“This week, together with the European Commission and ministers from Denmark, Estonia, Finland, Lithuania, Latvia, Germany and Sweden we have signed the ‘Baltic Sea Offshore Wind Declaration’, inaugurating close cooperation between the countries of our region,” Michał Kurtyka, Poland’s Minister of Climate highlighted during the Pomeranian Offshore Wind Conference.
The event, organized by the Polish Wind Energy Association, took place on 30 September 2020 in Szczecin, Poland.
As the climate minister pointed out, the dynamic development of offshore wind in the Baltic Sea can significantly support the recovery of national economies after the slowdown caused by the coronavirus pandemic.
“That is why we have to fully utilise the energy potential of wind in the Baltic Sea, not only to make our economies greener, but also to generate maximum economic benefits from the development of offshore wind farms,” Kurtyka said.
“The Baltic Sea can play an important role in our efforts to achieve Europe’s climate neutrality by 2050 and in energy transition of the countries of our region.”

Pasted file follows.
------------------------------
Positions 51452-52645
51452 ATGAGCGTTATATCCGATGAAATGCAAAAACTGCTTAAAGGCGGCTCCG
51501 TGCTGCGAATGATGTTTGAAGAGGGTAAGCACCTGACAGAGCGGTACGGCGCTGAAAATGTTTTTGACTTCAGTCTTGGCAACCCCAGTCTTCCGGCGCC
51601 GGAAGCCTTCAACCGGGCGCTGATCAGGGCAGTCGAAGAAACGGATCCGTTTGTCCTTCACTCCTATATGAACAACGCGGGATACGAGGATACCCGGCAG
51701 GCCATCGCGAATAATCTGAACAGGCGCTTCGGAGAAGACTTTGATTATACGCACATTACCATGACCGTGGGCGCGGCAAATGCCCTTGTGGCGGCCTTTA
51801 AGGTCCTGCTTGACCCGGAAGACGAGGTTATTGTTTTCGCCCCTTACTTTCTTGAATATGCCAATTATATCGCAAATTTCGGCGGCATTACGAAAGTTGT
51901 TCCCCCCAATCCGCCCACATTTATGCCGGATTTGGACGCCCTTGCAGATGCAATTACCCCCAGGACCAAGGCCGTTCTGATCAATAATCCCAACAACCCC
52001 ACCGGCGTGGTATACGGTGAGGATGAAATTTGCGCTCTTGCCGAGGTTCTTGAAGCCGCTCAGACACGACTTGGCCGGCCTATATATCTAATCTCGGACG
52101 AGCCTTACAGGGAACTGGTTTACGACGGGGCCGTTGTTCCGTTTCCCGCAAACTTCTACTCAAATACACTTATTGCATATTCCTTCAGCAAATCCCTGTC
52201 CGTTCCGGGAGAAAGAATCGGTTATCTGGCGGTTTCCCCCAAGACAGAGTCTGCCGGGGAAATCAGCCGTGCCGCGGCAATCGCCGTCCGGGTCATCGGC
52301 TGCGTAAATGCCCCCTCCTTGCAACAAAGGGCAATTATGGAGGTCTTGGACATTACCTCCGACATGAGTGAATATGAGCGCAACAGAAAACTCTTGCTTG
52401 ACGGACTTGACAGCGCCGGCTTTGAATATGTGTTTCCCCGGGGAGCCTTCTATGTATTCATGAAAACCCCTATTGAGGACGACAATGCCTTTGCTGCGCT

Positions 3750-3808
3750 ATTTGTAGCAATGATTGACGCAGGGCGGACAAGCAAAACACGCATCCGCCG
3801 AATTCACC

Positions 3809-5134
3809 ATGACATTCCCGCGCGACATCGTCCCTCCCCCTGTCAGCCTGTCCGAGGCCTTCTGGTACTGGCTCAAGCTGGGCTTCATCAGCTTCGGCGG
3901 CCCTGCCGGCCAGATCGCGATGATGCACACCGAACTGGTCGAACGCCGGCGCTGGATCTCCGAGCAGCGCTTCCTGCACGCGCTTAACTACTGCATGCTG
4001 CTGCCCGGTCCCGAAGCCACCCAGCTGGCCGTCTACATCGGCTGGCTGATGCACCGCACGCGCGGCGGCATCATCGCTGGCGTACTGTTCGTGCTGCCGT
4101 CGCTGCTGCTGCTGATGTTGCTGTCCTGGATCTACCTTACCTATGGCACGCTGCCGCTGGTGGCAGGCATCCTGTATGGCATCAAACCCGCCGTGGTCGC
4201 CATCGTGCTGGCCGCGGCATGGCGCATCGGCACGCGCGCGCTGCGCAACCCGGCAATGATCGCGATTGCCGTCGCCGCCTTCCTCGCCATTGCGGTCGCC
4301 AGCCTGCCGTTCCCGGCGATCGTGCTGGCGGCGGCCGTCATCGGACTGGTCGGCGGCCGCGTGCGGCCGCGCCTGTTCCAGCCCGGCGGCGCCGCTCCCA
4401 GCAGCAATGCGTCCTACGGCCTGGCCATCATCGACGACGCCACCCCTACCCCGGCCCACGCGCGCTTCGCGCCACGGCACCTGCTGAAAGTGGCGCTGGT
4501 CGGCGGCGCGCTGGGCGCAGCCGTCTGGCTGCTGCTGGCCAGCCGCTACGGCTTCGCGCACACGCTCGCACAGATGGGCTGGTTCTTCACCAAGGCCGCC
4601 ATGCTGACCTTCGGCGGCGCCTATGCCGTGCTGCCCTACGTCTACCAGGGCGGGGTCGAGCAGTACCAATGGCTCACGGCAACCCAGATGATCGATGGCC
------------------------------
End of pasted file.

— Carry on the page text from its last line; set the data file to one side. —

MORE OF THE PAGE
Kurtyka also hinted at the large energy potential of the Baltic Sea, estimated at 83 GW according to WindEurope and exceeding 93 GW according to the European Commission (depending on methodology used). Thus, this basin will become the area with second-largest offshore wind potential in Europe, after the North Sea.
“Poland can become a leader in offshore wind development in the Baltic Sea, with its target installed capacity of 28 GW in 2050, as estimated in WindEurope’s report. It is more than one-third of the total capacity that could be built in the region,” the minister highlighted.
Kamila Tarnacka, Vice-President of the Polish Wind Energy Association, pointed out that an ambitious approach to development of offshore wind farms in the Baltic Sea waters is a key to maximising economic benefits.